Blog by Bob Bekins

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Dwelling Deals

If you live in California where home prices can change quickly you may be surprised that not everyone in America buys a home for the investment value.  In most places around the country, homes are one of the most stable of pricing models.  No pun intended.  So why do people buy?

One of the most common reasons is to “get rid of the landlord.”  Now there is more to this than it would appear on the surface.  Eject your vision of a cigar-smoking guy in a three-day old, wife beater tee shirt.  It is the loss of freedom that the term “landlord” represents, which they are shedding.  If I want to put a swimming pool in my back yard, how do I go about that as a tenant?  An above ground pool kills the grass in a giant circle and the landlord isn’t going to like that.  The damage done by an in-ground pool is more permanent.  And don’t we often hear, “I’m not going to make any improvements to HIS property.”

But, it goes deeper.  So much of our lives are in the control of others.  The structure of our workplace, its existence, its future, its location – all up for change.  The value of our education moves around all over the place.  Unfortunately, the stability of our relationships seems under attack from unfair comparisons with star athletes, super models, and the imagery of the wealthy in the media.  If I can just find one thing in my life that I can control!  And here is this wonderful home.  I can afford it.  It will be my own.  If I want to paint my room Van Gough green, or gray, or MS blue, it is my choice.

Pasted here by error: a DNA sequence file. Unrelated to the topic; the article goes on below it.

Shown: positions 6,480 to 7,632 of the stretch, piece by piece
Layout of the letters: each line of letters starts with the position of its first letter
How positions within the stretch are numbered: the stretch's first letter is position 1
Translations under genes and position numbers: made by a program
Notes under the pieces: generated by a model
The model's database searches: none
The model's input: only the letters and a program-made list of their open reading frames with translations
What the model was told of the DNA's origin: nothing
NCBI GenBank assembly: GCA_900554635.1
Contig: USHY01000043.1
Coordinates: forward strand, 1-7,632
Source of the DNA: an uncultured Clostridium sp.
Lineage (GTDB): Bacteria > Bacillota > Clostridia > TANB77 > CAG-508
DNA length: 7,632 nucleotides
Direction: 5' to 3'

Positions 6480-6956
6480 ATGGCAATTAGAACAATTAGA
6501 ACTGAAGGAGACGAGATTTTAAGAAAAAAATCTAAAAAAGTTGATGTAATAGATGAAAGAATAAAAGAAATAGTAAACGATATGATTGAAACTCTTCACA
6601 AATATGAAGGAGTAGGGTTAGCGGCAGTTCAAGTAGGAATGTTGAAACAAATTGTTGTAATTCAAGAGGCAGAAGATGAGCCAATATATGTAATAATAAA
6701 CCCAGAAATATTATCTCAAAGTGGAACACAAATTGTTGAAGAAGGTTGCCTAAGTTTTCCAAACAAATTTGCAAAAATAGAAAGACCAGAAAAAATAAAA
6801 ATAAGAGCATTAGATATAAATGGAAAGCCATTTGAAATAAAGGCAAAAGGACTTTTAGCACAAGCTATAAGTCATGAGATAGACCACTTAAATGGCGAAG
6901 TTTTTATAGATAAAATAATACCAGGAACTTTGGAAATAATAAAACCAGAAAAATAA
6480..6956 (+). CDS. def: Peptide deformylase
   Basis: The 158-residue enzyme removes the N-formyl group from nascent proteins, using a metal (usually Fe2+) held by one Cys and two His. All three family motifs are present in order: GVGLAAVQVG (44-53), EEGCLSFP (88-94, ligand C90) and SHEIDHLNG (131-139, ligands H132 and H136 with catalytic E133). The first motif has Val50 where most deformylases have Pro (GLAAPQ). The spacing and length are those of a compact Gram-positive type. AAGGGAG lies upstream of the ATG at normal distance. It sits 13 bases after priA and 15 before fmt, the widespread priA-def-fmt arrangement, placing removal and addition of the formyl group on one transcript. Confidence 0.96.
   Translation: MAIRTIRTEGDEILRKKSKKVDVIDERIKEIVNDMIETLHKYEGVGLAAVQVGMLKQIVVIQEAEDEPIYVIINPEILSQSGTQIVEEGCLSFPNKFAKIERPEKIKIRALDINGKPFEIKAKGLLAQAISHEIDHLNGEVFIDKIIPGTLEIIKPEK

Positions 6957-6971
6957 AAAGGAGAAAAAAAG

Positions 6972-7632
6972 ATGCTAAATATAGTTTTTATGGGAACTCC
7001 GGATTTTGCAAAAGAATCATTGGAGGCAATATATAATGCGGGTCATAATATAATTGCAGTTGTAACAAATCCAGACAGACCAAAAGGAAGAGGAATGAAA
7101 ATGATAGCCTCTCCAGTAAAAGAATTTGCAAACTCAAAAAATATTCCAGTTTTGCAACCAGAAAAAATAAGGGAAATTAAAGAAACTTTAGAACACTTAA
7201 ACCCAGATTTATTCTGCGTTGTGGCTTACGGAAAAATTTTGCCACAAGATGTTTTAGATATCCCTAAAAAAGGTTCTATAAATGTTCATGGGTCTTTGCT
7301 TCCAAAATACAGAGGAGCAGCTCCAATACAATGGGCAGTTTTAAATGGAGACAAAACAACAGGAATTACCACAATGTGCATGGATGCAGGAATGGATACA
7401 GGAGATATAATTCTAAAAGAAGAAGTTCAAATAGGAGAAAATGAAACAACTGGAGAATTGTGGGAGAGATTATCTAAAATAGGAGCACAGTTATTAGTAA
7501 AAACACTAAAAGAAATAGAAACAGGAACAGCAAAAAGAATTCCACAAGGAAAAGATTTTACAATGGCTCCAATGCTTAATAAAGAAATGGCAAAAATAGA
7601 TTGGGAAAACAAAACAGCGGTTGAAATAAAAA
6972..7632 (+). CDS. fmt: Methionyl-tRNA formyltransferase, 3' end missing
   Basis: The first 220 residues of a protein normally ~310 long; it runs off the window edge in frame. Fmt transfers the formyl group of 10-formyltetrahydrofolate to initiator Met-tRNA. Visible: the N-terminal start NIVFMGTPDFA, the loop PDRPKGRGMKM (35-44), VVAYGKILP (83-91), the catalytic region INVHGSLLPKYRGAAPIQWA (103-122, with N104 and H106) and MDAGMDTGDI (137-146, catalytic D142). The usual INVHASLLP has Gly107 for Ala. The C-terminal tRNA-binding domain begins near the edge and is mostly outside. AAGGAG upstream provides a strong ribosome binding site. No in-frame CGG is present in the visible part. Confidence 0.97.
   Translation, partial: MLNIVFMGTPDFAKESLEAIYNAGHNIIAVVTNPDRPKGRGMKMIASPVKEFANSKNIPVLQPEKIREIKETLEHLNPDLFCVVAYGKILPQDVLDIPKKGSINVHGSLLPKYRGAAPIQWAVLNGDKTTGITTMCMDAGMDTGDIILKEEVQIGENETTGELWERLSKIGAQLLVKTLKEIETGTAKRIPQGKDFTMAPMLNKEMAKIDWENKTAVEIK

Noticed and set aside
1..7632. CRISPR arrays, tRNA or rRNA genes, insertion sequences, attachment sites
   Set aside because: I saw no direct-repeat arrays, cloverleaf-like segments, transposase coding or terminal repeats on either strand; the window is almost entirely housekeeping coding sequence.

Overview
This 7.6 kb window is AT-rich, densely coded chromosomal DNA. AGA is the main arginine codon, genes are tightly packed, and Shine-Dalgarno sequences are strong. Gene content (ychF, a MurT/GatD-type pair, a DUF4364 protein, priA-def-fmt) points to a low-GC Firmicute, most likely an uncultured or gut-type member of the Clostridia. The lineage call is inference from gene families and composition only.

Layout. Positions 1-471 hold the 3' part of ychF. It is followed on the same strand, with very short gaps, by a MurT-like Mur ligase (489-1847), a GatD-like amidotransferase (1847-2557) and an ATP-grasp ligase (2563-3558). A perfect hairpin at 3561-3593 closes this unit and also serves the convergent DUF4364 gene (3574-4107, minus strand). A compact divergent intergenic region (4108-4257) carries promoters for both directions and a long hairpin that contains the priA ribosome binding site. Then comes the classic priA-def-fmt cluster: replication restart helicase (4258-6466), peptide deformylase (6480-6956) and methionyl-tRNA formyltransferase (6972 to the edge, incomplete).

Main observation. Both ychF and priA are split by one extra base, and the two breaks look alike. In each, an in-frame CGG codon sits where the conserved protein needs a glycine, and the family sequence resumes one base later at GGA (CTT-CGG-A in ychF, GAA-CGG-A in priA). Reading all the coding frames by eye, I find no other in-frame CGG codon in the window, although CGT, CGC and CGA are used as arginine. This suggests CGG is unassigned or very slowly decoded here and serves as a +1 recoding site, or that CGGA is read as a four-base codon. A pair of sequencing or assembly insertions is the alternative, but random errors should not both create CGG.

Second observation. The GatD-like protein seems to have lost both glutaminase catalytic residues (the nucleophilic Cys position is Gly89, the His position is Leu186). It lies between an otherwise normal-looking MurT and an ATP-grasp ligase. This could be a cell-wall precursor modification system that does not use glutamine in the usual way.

That is part of why we buy.  That is why it is so emotional.  We can at least control one thing in our crazy unpredictable world.  Our Home.

We are doubly fortunate in the USA to be able to get FHA loans and a few of us VA loans with very small downpayment amounts.  In many countries around the globe you have to have a fifty percent downpayment to buy a home.  Some countries do not permit loans for homes at all!  So all cash or no home of your own.  Families, sometimes multi-generation families, save for twenty, thirty, forty years to buy one house.   We are the most lucky of all.

And if you are bad at socking away savings, owning your home is a great way to build up equity in something.  The returns, which have averaged from five to seven percent over the last fifty years, are far better than those of stocks, bonds, collectibles, and hard coins.  

And best of all – you get to dwell there.  You can’t live inside a stock certificate.  You can’t paint your Thomas Kinkade plate a different color.  Collector cars, well if you can’t drive them, that isn’t any fun is it?  And who ever heard of having the family over for a Gold Mine Bond Warming Party.